Liam Baker, vice president for regulatory affairs at US Power Generating, questions whether his company’s power plants and control systems in New York and Massachusetts must comply with the...
FERC: SMD/Grid Issues Lead 2003 Agenda
FERC looks ahead to the new year as it wraps up loose ends from 2002.
The Federal Energy Regulatory Commission's (FERC's) end-of-year meeting provided glimpses of top agenda items for 2003, such as seams issues between PJM and the Midwest ISO (MISO), and electric transmission construction. FERC Chairman Pat Wood said he "wants all 2002 issues fleshed out and put to bed" this year. Specifically, the chairman pointed to concerns about refunds, contracts, El Paso Electric, and market manipulation. Addressing those things is the only way to "build for the future and give capital markets some certainty," he said.
Wood added that the "aversion of capital markets to the industry must be turned around," and he acknowledged that resource adequacy requirements and financing the construction of new transmission facilities were the most complicated issues surrounding standard market design (SMD).
Meanwhile, Wood noted that "the lights are keeping on," but enough disagreement existed on the three-member commission that the addition of two new commissioners-expected soon-would make a big difference in building consensus. Many analysts predict that the 2003 Republican-controlled Congress will be appointing two new commissioners who will support Wood's policy vision for the industry.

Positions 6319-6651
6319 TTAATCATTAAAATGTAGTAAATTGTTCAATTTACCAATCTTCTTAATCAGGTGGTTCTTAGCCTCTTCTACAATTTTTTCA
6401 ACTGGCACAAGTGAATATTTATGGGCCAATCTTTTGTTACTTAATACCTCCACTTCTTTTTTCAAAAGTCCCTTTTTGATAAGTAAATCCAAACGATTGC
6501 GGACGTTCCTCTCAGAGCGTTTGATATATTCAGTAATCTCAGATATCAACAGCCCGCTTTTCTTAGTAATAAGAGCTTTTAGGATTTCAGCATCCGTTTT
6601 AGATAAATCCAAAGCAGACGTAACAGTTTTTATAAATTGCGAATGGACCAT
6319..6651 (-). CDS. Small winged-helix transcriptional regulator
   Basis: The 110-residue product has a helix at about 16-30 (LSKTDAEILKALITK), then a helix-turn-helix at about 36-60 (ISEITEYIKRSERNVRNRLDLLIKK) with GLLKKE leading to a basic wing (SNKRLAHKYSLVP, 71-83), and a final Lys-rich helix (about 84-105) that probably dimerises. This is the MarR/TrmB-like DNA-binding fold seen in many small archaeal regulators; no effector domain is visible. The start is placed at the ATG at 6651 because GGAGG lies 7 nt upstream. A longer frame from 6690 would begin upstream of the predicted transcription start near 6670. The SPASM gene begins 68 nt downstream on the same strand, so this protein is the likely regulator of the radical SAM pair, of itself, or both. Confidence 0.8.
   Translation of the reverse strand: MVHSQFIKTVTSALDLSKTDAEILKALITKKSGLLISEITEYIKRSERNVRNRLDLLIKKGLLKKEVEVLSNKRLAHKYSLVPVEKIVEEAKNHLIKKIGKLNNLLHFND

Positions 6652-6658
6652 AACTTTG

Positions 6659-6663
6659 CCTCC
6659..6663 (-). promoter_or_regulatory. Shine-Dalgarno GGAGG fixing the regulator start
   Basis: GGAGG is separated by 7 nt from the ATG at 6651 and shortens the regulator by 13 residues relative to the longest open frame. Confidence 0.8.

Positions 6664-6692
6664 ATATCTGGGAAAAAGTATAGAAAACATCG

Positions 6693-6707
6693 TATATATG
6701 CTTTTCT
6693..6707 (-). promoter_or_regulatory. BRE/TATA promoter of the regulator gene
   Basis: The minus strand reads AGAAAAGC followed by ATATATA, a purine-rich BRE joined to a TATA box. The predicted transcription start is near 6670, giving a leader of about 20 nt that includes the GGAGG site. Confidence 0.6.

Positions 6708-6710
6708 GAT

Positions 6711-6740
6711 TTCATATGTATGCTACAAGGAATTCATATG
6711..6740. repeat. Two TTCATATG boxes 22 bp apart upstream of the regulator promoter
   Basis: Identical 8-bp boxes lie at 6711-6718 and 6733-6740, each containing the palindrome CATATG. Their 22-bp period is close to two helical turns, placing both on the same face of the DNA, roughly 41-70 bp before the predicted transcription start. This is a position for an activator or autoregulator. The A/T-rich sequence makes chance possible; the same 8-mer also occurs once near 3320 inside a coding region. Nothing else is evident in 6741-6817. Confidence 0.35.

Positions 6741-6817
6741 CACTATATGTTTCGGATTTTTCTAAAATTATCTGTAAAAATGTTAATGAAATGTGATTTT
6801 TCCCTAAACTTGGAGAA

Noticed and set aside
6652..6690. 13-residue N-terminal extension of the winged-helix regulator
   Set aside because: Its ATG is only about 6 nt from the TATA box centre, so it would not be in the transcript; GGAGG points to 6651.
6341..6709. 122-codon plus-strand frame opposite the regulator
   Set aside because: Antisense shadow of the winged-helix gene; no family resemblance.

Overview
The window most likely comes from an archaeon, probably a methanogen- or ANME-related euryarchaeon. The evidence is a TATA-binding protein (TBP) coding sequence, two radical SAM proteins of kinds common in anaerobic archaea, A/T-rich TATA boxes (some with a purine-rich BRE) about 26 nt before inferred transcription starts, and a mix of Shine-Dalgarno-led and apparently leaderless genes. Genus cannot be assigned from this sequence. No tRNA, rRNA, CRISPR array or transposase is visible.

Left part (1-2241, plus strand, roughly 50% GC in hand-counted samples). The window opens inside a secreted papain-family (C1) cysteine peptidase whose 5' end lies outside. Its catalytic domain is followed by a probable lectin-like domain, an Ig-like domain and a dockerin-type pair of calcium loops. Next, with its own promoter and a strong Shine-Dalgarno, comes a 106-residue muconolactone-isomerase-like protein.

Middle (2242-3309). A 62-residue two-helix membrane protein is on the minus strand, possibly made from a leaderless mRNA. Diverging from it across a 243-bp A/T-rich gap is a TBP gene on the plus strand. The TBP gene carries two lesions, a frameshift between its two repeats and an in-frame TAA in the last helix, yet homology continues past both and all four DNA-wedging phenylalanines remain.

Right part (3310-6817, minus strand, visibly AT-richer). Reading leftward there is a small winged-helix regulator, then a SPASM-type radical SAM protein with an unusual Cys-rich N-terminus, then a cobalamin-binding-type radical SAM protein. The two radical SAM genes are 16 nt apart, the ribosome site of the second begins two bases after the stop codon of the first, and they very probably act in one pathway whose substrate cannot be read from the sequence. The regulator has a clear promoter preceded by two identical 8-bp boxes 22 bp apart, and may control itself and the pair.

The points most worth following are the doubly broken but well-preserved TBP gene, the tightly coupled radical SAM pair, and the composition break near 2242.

New LNG Policy
At the meeting, FERC announced a new policy on regulation of liquefied natural gas (LNG) projects, moving away from open access tariffs, as it took steps toward approval of the first new LNG import terminal in almost 20 years at Hackberry, La. Dynegy Midstream Services, a Dynegy subsidiary, proposed construction of an LNG terminal capable of unloading 210 LNG tankers per year and processing 1.5 bcf of natural gas per day.
The commission also adopted a new policy for this and all other LNG facilities by requiring only that Hackberry file its contract with its affiliated customer prior to commencement of construction of the LNG terminal.
But it will no longer require any LNG operator to offer open access service or maintain tariff and rate schedules for terminalling service. In effect, the LNG terminal will be treated as the functional equivalent of a production facility. FERC stressed that its decision to adopt a less intrusive degree of regulation does not affect its jurisdiction.
FERC cited the Energy Policy Act of 1992 as an important consideration in adoption of the new policy. That law deregulated the prices, terms, and conditions of service for first sales of natural gas, including sales of imported LNG. FERC explained that sales of natural gas from these facilities would be made downstream of the LNG plant, where re-vaporized LNG would be delivered to Hackberry's pipeline and sold in competition with other sales of natural gas produced in the Gulf Coast region, in a deregulated competitive commodity environment. Because the terminal's costs would be part of the costs of producing and delivering LNG to the Gulf Coast marketplace and would be recovered only through sales of natural gas in these or downstream markets, FERC believes the new approach may provide incentives to develop added infrastructure to increase much-needed supply in the United States.